US ‘concerned’ over detention of opposition leader

US ‘concerned’ over detention of opposition leader

Washington expressed “serious concern” on Monday about the renewed detention of Ayman Nour, the Egyptian opposition leader and reform advocate who was distant runner-up to President Hosni Mubarak in Egypt’s first presidential elections in September.

Amir Salim, Mr Nour’s lawyer, said this was a sign the judge intended to convict Mr Nour and six co-defendants when their trial on forgery charges resumes next week.

Mr Nour faces a maximum sentence of 15 years for allegedly forging signatures necessary to win official approval in 2004 for his el Ghad (Tomorrow Party.) He insists the charges are fabricated and was only a day into his defence when jailed.

“This is the latest in a string of events that cause us serious concern about developments in Egypt, including reports of arrests of candidates and intimidation of voters in the recent parliamentary run-offs,” Greg Sullivan, a spokesman for the bureau of near eastern affairs at the State department in Washington said.

He added that Washington was in contact with the Egyptian authorities about the case and would be following it closely in the coming days.

Before this year, Mr Nour was little known outside parliament and his downtown Cairo constituency. But he rose to international prominence when he was jailed for six weeks earlier this year, just as Mr Mubarak was coming under pressure from Washington to ease decades of restrictions on political life.

Mr Nour’s detention also helped raise his profile at home ahead of Egypt’s first experiment with contested presidential elections in September in which he was runner-up with 7.6 per cent of the vote to Mr Mubarak’s 88 per cent.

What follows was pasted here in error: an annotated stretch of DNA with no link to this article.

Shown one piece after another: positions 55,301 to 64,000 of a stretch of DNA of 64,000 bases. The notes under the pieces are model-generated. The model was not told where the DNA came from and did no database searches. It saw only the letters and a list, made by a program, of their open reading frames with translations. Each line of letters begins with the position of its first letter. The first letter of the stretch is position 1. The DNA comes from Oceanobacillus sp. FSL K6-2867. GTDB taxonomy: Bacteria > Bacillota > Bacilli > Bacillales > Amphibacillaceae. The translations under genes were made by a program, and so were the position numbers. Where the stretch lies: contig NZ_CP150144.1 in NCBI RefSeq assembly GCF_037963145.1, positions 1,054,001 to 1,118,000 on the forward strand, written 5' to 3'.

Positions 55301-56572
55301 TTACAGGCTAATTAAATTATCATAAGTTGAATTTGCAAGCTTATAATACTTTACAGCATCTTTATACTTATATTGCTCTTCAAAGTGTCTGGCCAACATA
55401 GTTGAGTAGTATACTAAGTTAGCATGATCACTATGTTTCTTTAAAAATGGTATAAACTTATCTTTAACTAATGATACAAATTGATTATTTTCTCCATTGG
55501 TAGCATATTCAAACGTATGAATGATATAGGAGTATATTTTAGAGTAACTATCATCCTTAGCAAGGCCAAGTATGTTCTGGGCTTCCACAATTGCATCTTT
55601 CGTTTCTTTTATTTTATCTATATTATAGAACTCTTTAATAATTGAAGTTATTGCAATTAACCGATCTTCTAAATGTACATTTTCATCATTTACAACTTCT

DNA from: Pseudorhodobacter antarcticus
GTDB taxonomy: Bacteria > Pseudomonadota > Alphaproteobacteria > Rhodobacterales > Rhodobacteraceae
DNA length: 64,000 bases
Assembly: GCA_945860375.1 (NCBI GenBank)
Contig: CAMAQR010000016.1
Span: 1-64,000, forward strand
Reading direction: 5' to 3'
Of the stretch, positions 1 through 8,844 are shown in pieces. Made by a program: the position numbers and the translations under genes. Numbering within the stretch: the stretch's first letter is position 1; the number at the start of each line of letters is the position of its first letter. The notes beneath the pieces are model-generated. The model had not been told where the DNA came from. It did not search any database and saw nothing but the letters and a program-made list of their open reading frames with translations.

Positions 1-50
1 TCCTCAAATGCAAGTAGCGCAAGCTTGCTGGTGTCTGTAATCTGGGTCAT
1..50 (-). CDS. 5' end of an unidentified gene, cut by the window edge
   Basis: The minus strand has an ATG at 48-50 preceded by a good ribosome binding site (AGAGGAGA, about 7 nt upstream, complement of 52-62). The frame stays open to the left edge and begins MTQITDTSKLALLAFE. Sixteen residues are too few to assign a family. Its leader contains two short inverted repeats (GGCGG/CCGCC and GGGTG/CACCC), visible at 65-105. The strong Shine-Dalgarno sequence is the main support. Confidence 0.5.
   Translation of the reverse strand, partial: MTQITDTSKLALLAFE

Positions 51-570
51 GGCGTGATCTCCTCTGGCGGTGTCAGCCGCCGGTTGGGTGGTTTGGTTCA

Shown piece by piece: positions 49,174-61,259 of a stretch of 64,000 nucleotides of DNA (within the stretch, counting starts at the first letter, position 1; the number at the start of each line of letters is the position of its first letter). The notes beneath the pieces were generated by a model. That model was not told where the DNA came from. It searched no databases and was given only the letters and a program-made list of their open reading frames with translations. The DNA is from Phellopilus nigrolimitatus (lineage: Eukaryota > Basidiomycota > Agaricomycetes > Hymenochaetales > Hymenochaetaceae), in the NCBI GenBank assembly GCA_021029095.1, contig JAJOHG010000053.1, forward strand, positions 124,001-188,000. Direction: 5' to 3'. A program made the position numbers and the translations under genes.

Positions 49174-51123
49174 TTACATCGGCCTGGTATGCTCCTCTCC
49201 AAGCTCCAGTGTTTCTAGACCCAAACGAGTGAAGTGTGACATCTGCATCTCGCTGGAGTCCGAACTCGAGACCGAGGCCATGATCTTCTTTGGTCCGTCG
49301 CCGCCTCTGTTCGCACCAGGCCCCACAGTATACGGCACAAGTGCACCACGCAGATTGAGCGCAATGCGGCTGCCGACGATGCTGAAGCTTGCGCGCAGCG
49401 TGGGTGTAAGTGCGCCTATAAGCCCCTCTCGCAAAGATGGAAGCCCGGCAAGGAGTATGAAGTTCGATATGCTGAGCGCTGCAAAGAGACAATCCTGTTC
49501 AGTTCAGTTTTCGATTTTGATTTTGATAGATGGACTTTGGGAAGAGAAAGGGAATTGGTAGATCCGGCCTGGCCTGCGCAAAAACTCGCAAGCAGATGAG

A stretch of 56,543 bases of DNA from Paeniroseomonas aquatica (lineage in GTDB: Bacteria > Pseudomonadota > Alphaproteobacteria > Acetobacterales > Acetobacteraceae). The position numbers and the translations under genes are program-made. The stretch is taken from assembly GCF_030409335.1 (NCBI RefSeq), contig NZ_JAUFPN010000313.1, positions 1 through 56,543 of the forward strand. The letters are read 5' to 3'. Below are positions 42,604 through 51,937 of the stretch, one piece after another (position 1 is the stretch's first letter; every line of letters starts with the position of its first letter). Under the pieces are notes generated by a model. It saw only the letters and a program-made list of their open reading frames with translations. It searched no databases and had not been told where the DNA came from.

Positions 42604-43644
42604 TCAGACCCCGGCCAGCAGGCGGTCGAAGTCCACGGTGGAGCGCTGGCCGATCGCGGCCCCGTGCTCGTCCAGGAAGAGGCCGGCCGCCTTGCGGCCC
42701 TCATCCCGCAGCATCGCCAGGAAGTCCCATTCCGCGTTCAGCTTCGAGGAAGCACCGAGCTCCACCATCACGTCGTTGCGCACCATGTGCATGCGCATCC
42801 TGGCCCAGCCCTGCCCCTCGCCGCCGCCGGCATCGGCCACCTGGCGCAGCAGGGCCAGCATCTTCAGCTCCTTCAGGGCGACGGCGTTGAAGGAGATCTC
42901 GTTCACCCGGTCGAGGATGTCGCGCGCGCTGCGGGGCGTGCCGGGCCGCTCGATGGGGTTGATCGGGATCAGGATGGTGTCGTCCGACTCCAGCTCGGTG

But his career has been in free fall since. His el Ghad party has split, amid allegations of government infiltration. He also lost his parliamentary seat at the beginning of staggered legislative elections that end on Wednesday, amid allegations that 2000 names were added to the voter register to ensure victory for his ruling party opponent.

El Ghad’s dilemma has underlined the weakness of all secular opposition parties in Egypt, who face continuing restrictions on their activity at a time when society is polarising between the regime and its Islamist opponents.

By contrast the banned but tolerated Muslim Brotherhood has emerged from elections as a significant opposition block, despite clear attempts by the government to halt their momentum with force.

The Muslim Brotherhood is strongly anti-American, posing a dilemma for Washington as it attempts to shed a reputation for double standards in the Middle East.

Until now, Washington has said nothing about the hundreds of Muslim Brotherhood activists who have been detained during the elections.